11 2. An appropriate specialist medical practitioner if the person has acquired brain damage, mental illness or an intellectual disability. 3. A clinical psychologist with experience assessing the capacity of adults with cognitive deficits. Subject to the client s consent, the medical practitioner or psychologist should also be provided with any of the following material that may be available in relation to the client: any medical reports relevant to the person's capacity any assessments of capacity carried out by a psychologist any assessments of the person's functional capacity carried out by an occupational therapist, a member of an aged care assessment team, or a person with experience in making assessments of functional capacity. The solicitor should also provide the medical professional with a clear summary of the matters which the donor should understand in order to grant a power of attorney. The solicitor may wish to supply the medical professional with the list of matters numbered (i) (vii) referred to on the first page of this Appendix and request the medical professional to provide their expert opinion on the person's capacity to appreciate those questions and respond to them, thus either meeting or failing to meet the test for capacity to grant a power of attorney. The solicitor may also need to supplement this list with additional matters particular to the situation. The doctor or other professional should be asked for a report that sets out How long the client has been their patient; How often, and how recently the doctor has seen the client; A brief observation of the client s state of health A conclusion that sets out whether the client has the necessary capacity to execute the power of attorney. Solicitors should also be mindful that legal terminology may not be familiar to some medical professionals and should take care to explain more complicated legal terms or concepts in their assessment requests. Outcome of capacity assessments Where a capacity assessment by a medical professional is unequivocal that the client has the mental capacity to grant an enduring power of attorney, the solicitor should advise the client of this finding and continue to draw up the power of attorney as instructed. The solicitor should ensure that a medical practitioner who has tested the donor s capacity makes a file note of his/her findings which is contemporaneous with the donor s execution of the relevant document. However, if the capacity assessment concludes that the client does not have the requisite capacity to grant an enduring power of attorney, the solicitor must discuss this with the client. If there are alternatives which can be put in place then these should be canvassed, including the appointment of a financial manager through the Guardianship Tribunal. If the client is in hospital or a nursing home, the relevant person in charge of the client s care should be informed, in a general way, of the client s diminished capacity in order to protect the client from possible exploitation by others. If the client disagrees with the assessment and insists on the solicitor proceeding on the client s instructions, the solicitor should decline to act in those circumstances. Any solicitor with knowledge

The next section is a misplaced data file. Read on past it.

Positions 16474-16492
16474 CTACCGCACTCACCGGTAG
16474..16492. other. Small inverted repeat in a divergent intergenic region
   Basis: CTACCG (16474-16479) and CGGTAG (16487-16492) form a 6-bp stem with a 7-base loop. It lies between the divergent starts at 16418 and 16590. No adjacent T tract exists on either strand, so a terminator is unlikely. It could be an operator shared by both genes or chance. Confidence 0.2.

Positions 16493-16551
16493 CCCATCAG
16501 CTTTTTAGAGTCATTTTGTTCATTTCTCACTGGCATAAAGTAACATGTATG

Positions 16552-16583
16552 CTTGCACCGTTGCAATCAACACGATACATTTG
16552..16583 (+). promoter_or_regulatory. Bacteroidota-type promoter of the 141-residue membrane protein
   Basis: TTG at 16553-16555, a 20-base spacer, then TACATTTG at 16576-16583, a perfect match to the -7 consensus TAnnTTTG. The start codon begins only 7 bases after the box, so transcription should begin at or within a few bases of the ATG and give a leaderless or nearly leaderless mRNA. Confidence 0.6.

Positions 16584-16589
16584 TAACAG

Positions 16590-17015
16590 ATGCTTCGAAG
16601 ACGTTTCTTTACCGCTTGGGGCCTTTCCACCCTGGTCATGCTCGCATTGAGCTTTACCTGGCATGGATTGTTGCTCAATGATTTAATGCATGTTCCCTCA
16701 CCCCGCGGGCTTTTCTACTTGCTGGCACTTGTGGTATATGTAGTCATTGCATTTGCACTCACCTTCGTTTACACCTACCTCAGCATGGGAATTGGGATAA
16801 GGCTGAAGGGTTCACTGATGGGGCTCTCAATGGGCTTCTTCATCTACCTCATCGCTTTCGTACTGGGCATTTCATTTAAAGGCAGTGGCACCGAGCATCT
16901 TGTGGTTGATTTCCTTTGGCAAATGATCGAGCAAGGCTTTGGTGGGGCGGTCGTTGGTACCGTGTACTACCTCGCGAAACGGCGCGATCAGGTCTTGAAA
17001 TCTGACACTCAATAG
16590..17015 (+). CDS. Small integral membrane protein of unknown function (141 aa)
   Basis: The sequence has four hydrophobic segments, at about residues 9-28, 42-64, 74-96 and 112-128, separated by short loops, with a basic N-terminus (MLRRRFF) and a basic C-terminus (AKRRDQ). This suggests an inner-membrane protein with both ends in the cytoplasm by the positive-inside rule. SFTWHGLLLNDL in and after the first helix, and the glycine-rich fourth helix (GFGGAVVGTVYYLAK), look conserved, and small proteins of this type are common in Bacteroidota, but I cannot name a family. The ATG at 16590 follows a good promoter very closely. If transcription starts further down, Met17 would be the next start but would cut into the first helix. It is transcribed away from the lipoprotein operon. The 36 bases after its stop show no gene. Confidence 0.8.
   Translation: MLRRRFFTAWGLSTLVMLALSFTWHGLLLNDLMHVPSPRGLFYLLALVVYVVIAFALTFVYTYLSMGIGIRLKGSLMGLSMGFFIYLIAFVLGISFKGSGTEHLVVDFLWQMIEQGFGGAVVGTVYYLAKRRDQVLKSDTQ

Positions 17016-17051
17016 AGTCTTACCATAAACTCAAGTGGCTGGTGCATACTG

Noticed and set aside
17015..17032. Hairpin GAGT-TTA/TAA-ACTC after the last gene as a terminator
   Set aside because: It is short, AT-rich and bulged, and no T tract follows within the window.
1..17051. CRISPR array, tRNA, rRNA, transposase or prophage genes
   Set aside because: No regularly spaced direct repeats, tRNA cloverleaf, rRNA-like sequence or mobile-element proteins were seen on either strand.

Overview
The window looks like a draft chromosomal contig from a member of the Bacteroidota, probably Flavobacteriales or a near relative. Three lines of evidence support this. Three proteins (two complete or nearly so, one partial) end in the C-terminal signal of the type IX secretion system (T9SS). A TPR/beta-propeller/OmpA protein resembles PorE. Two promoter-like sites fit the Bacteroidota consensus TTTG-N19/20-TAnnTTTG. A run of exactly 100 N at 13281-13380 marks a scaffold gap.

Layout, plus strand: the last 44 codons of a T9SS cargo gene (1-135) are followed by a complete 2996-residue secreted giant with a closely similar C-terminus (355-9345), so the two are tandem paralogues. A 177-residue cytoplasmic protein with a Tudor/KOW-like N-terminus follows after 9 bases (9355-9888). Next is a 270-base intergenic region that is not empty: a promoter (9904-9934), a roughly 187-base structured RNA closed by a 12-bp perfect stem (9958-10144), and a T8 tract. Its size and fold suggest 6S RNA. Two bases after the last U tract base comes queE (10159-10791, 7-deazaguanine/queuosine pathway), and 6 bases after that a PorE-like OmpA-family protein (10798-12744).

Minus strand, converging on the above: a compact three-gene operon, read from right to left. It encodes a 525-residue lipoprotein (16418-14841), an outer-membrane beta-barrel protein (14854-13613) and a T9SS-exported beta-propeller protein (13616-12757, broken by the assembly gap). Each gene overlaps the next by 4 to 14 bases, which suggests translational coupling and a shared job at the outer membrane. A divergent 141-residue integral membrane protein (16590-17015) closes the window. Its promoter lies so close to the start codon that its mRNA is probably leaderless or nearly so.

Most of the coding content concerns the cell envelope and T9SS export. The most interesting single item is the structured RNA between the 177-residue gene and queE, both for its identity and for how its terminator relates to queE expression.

12 of an unfavourable capacity assessment cannot, in good faith, certify that the client appeared to understand the enduring power of attorney which is being executed.
13 Appendix B RULE 11 OF THE REVISED PROFESSIONAL CONDUCT & PRACTICE RULES 11. Receiving a benefit under a will or other instrument 11.1 A practitioner who receives instructions from a person to draw a Will appointing the practitioner an Executor must inform that person in writing before the client signs the Will of any entitlement of the practitioner to claim commission; of the inclusion in the Will of any provision entitling the practitioner, or the practitioner s firm, to charge professional fees in relation to the administration of the Estate, and; if the practitioner has an entitlement to claim commission, that the person could appoint an Executor a person who might make no claim for commission A practitioner who receives instructions from a person to draw a will under which the practitioner or an associate will, or may, receive a substantial benefit other than any proper entitlement to commission (if the practitioner is also to be appointed executor) and the reasonable professional fees of the practitioner or the practitioner s firm; or draws any other instrument under which the practitioner or an associate will, or may, receive a substantial benefit in addition to the practitioner s reasonable remuneration, including that payable under a conditional costs agreement, must decline to act on those instructions and offer to refer the person, for advice, to another practitioner who is not an associate of the practitioner, unless the person instructing the practitioner is either: a member of the practitioner s immediate family; or a practitioner, or a member of the immediate family of a practitioner, who is a partner, employer, or employee, of the practitioner For the benefit of this rule: substantial benefit means a benefit which has a substantial value relative to the financial resources and assets of the person intending to bestow the benefit.